Needing to build some slot savings in their draft pool, the Blue Jays took a balanced approach to the second day of the 2022 MLB Draft, alternating between college juniors (where it’s harder to save money) with their odd numbered picks, and college seniors to really save money with their even numbered picks. The juniors are broken down below.
With the 98th overall pick, the Jays selected outfielder Alan Roden in the 3rd round from Creighton University. It’s the second time in recent years the Blue Jays have taken a Creighton Bluejay outfielder early on the second day after drafting Will Robertson in 2019’s 4th round (117th overall).
Whereas Robertson’s profile was built around power, Roden is the opposite. As a starter the last two years, he hit .383/.484/.640 while walking more than he struck out both years, and with an absurd 29/8 BB/K ratio in 2022 (a 3.6% strikeout rate). While the slugging percentage looks very high in isolation, it’s a function of doubles power stacking on the very high batting average. FanGraphs calls it a (potential) 70-grade hit tool, though views him as purely a first baseman defensively.
The big question will be how that production translates to the pro level coming out of a mid-major conference (it hasn’t for Robertson). Roden did hit last summer with wood bats in the lower-tier New England Collegiate League, but hasn’t been as successful in a short run this summer on the Cape (.212/.374/.288 in 83 PA). There’s some profile similarities to Spencer Horwitz, drafted out of Radford in 2019 in terms of bat-first profiles driven by plate discipline and hit tool with moderate power.
Ranked 175th by MLB Pipeline and 117th on FanGraphs board, Roden was a bit of an overdraft at 98, though even setting aside financial considerations that would not be an unusual divergence. The Jays should be able to bank some savings relative to the $623,300 slot, but Roden wouldn’t have lasted much longer and is probably in line for at least $400,000 if not closer to $500,000 (mid-4th round money). He was technically only a sophomore in 2022, having redshirted in 2019 and the across-the-board eligibility waiver for 2020. Theoretically, that gives him a little more leverage, but the flip side is he’s already 22 with nothing to gain from college ball.
With the 158th overall pick, the Jays selected LHP Mason Fluharty in the 5th round from Liberty University. After only pitching 22.2 innings in 2021, he took a big step forward in 2022 working in a multi-inning role out of the bullpen, piling up 83 strikeouts against 10 walks in 50.2 innings.
He did that with a plus cutter and slider that he locates, and is considered a pure reliever (though one would have said the same of Hayden Juenger a year ago, and he’s been starting, albeit shorter outings more akin to multi-inning relief). BA ranked him 172nd on their board and are the high ones on him, and the Jays will likely be able to save a little versus the $346,800 slot, but he’d likely have gone within a couple rounds at full slot.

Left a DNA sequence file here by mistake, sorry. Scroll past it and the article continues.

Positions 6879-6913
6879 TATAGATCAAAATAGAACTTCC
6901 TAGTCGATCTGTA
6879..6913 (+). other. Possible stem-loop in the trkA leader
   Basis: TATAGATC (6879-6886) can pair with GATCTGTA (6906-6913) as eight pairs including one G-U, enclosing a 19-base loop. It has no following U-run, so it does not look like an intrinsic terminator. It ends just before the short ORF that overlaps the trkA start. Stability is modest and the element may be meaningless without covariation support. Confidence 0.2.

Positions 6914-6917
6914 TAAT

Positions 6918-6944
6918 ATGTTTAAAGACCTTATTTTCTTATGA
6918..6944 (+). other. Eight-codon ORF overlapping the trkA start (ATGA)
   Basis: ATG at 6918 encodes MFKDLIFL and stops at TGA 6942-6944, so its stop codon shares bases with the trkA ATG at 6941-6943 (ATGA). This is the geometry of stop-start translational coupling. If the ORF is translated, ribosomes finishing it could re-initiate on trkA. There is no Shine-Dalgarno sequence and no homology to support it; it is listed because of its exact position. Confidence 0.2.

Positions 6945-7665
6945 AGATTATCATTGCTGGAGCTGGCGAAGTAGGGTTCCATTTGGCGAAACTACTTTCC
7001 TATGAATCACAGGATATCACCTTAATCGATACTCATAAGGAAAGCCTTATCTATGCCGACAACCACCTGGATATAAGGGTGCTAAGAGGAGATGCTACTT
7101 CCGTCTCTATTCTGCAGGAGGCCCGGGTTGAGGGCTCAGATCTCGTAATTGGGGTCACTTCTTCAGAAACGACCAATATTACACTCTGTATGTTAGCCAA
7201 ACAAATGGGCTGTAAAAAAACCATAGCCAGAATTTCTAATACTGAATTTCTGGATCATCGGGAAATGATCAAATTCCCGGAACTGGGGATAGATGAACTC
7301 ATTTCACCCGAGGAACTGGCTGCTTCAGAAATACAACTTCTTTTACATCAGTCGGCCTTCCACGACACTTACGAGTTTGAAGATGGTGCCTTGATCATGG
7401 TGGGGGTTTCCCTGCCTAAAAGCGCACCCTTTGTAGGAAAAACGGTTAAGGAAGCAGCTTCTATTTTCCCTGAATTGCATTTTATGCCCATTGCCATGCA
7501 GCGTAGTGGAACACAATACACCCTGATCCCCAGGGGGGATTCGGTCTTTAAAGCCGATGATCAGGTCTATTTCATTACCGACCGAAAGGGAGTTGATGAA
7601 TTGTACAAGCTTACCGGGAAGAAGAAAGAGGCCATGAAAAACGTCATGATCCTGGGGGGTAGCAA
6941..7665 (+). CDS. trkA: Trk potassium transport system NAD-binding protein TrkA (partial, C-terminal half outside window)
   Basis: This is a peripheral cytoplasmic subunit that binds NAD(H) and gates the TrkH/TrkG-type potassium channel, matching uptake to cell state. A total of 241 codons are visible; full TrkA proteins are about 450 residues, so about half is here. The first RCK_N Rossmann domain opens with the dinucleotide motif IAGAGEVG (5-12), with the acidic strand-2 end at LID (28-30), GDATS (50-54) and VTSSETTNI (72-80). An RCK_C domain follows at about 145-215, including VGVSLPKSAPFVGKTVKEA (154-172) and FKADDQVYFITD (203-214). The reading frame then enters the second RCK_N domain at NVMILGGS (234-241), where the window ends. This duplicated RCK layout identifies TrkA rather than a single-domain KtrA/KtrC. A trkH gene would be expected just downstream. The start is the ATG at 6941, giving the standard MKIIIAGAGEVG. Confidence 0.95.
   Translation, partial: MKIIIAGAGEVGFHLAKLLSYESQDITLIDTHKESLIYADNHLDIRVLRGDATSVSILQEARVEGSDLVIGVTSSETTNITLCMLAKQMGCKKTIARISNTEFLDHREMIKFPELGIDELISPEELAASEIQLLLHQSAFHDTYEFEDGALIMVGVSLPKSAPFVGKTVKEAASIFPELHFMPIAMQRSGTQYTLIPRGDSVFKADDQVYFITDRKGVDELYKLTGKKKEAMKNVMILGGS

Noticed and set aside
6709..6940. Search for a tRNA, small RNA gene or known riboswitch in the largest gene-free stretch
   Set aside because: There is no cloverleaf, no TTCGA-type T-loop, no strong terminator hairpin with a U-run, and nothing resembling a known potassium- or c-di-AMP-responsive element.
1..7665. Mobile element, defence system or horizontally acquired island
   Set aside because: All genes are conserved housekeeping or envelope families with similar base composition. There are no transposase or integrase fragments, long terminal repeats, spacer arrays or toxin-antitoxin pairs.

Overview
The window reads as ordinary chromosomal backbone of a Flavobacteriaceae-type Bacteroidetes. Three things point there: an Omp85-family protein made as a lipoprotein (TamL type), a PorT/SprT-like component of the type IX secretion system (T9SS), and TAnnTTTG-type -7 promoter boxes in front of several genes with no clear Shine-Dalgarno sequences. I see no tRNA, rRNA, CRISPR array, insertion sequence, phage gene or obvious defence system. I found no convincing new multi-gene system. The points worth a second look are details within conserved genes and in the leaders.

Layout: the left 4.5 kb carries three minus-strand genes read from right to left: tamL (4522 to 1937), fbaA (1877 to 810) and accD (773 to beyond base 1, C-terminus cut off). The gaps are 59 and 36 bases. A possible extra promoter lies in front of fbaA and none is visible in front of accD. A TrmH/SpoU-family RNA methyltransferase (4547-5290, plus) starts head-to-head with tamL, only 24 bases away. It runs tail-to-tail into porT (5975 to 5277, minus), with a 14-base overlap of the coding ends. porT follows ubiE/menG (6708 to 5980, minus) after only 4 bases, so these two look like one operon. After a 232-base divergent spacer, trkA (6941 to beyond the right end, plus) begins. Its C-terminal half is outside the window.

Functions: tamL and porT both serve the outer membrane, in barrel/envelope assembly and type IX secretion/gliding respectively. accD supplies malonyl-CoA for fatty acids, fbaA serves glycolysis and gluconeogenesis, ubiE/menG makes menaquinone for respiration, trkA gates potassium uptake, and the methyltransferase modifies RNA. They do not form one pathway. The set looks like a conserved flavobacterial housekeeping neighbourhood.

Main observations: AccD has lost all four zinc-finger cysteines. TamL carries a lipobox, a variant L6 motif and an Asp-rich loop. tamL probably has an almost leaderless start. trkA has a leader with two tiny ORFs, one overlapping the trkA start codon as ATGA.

In the 7th round, the Jays selected first baseman Peyton Williams from the University of Iowa. The 6’5” lefty slugger mashed .317/.455/.593 over his college career, striking out roughly as much as he walked. Perhaps most impressive however was his run in the wood bats Northwoods League in the summer of 2020, posting a .304/.389/.687 line with 13 home runs in just 131 PA.
This is the third time in recent years the Jays have taken a player of Iowa after LHP Nick Allgeyer (12th round, 2018) and Trent Wallace (11th round, 2021), who in turn followed on the heels of Matt Dermody in 2013. Although Williams is not a pitcher, interestingly all of them are lefties.
In the 9th round, the Jays selected RHP Devereaux Harrison in the 9th round from Long Beach State (whose name feels like should be coming out of a Louisiana school as opposed to California). The 6’0” reliever had his results go backwards in 2022 (6.68 ERA in 33.2 innings) after posting a sub-2.00 ERA with 60 strikeouts in 48 innings across 2020-21. Ranked highly by Baseball America at 175, reports indicate a low-90s fastball with a slider/splitter combo that need more consistency.
In terms of the bonus slots and pool implications, the total slot for these four picks is $1,338,800. As discussed above, there should be some savings on the Roden pick, though unlikely more than $250,000. Likewise, Fluharty was likely taken a couple rounds ahead of where he would have gone at full slot, so they might bank $100,000 or maybe even $150,000, so it’s hard to see more than that. Williams and Harrison are both quality juniors drafted in line with rankings, so likely to be at (or very near) slot and not generate savings. All told, the bonuses likely end up in the $1,000,000 range with the Jays banking the rest.